After passing through Marysville, the Feather River continues south and merges with the Sacramento River. The fattened Sacramento meanders onward to the eponymous capital city—where, in January, an earlier series of storms threatened to flood Sacramento. State water officials protected the capital by opening a weir to shunt the flow into the low-lying farmland to the west of the city—the first time the bypass had been used in more than a decade.
That expanse of farmland, called the Yolo Bypass, is one of five such overflow areas along the Sacramento River. “For a system built before the dams, it’s pretty elaborate and well-thought out,” says Pineda. The bypasses don’t just protect the capital. They also keep the flood from inundating a critical piece of infrastructure—the California Delta, a grand confluence of rivers east of the San Francisco Bay where the state’s massive plumbing projects send water to millions of people to the south.
Between all those rivers are more than 70 inhabited islands, each ringed in levees and filled with farmland. That farmland has subsided to the point that, even during dry years, it is lower than the water flowing on the other side of the levees. And many of those levees are old, with foundations made of peat and mud dating back to the earliest delta inhabitants. The state spends $12 million a year maintaining levees here—including one called Tyler Island, which is dealing with its own disaster.
At 10:30 am on February 13, the residents of Tyler Island and the nearby town of Walnut Grove received a reverse 911 call warning them that one of the levees was in danger of imminent collapse. Evacuate. Around 1pm, the Walnut Grove sheriff’s station was empty and locked up, same as the volunteer fire department next door. But at the park, about a half dozen kids were playing soccer. Around the corner, a man chatted on a cell phone in front of Tony’s Place, a bar and steakhouse with a glowing neon OPEN sign.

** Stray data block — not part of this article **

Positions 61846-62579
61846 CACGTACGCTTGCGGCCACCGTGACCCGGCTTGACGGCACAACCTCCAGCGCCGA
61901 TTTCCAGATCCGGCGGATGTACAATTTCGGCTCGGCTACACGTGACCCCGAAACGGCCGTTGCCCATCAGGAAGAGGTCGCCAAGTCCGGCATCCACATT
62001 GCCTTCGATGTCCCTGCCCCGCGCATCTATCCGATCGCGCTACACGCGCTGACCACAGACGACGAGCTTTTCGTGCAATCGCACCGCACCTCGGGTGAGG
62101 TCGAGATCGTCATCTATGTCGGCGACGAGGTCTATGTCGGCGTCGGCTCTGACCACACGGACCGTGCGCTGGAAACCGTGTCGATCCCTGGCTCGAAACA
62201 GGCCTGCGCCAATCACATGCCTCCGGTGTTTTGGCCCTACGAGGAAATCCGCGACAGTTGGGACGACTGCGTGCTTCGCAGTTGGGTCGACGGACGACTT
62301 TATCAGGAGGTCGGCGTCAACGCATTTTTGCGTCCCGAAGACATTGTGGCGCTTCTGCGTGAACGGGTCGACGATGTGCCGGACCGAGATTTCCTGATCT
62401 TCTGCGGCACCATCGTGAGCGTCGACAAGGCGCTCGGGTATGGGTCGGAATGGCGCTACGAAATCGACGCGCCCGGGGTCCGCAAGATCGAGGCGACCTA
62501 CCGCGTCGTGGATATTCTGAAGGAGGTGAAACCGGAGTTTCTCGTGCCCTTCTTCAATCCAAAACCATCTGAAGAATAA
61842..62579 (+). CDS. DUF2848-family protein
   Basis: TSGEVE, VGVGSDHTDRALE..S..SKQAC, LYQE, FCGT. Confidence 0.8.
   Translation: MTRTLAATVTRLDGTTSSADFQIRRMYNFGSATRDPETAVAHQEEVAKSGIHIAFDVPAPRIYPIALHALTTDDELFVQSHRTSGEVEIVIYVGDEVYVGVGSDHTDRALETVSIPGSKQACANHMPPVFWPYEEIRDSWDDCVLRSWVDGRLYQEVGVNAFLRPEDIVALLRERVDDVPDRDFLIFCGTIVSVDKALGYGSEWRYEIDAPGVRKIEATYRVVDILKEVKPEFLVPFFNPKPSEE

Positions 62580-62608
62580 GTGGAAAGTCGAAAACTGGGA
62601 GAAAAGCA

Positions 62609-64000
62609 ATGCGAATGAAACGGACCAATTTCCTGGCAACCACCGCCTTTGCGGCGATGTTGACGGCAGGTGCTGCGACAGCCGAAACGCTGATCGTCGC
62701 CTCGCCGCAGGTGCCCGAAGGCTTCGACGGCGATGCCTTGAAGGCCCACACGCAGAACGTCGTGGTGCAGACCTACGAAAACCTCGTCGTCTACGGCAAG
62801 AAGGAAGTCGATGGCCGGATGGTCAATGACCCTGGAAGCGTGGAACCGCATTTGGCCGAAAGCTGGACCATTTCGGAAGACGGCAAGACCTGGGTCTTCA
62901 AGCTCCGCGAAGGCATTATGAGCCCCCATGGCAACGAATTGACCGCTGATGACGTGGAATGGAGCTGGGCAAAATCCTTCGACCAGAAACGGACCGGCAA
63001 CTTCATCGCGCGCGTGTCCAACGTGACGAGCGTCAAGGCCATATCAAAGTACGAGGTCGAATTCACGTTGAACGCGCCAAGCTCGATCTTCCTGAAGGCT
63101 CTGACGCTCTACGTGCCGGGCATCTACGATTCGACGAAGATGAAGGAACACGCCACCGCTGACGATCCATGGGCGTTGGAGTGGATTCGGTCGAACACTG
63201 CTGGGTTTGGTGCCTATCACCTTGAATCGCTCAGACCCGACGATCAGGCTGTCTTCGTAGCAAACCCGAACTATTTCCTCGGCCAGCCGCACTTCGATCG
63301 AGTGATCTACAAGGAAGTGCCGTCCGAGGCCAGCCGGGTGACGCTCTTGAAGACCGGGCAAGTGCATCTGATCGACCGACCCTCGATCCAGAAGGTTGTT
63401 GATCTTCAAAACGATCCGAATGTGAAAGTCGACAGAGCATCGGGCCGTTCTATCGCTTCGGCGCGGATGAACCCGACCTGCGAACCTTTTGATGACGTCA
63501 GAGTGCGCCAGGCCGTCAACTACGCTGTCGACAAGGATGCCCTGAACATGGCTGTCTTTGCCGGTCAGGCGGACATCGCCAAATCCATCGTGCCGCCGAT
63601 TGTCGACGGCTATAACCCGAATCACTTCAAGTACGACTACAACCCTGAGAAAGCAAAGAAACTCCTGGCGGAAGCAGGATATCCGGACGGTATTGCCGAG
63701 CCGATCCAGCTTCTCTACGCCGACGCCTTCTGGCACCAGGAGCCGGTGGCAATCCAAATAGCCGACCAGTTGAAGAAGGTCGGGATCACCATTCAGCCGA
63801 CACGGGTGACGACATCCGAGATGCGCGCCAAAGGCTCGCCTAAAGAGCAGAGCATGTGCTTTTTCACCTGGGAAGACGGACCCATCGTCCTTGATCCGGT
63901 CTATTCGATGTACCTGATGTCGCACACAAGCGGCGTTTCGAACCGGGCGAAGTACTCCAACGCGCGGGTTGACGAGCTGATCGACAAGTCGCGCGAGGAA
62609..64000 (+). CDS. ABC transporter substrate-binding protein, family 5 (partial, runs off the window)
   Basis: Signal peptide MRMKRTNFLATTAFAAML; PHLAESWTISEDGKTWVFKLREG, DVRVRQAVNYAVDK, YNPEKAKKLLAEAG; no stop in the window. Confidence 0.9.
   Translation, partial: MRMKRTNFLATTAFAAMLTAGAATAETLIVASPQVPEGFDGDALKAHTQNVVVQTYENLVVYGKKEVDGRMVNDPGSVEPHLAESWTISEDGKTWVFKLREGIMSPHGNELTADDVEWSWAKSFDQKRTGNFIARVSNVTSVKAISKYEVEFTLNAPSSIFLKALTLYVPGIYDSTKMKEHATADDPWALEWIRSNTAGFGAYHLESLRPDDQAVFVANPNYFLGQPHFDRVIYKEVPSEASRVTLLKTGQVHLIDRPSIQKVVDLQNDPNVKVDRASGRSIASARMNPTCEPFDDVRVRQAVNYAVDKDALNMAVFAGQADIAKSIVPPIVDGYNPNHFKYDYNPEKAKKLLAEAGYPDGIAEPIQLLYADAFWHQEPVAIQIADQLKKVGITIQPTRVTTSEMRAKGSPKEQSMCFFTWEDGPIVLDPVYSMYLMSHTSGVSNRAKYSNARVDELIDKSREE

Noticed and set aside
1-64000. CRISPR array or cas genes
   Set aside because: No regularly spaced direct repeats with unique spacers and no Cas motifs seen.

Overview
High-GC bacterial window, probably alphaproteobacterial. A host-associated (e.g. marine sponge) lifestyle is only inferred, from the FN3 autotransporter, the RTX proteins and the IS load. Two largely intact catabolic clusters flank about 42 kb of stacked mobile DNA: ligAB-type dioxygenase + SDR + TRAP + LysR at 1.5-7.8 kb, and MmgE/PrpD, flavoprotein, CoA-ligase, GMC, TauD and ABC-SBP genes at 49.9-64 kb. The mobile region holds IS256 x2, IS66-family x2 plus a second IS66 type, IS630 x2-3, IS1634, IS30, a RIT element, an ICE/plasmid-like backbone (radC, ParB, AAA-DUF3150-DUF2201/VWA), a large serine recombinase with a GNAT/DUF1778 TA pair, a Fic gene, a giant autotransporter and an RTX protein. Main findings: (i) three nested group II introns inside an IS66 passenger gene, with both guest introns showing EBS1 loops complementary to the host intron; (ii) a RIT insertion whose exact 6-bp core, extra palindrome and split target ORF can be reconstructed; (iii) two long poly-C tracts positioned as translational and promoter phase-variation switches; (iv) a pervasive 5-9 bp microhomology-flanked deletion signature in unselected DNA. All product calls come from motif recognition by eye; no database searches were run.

Like in Marysville, the residents of Walnut Grove aren’t all concerned. Doris Specht, owner of California Delta Real Estate, says she’s not worried because the community is not in a historic flood zone. “This is a very historic town, built in 1848 before California was even a state,” she says. People here are used to levee warnings, and take them with a grain of salt.
But that attitude is only possible because of the planning and organization that goes into maintaining the state’s decades-old infrastructure. Crews there are working to shore up the Tyler Island levee, by placing rocks on the water side of the leak. Similar work continues at Lake Oroville.
And as another series of storms approach, water managers across the state are holding twice daily phone calls to make sure the system stays intact. “Generally speaking, the Sacramento River System and its tributaries are seeing high flows,” says Pineda, “but well within channel and levee system capacities.” The storms approaching this weekend could bring up to three inches of rain to low-lying regions. It is supposed to be colder than its predecessor, which means less snowmelt to fill rivers. With enough preparation, nobody has to panic.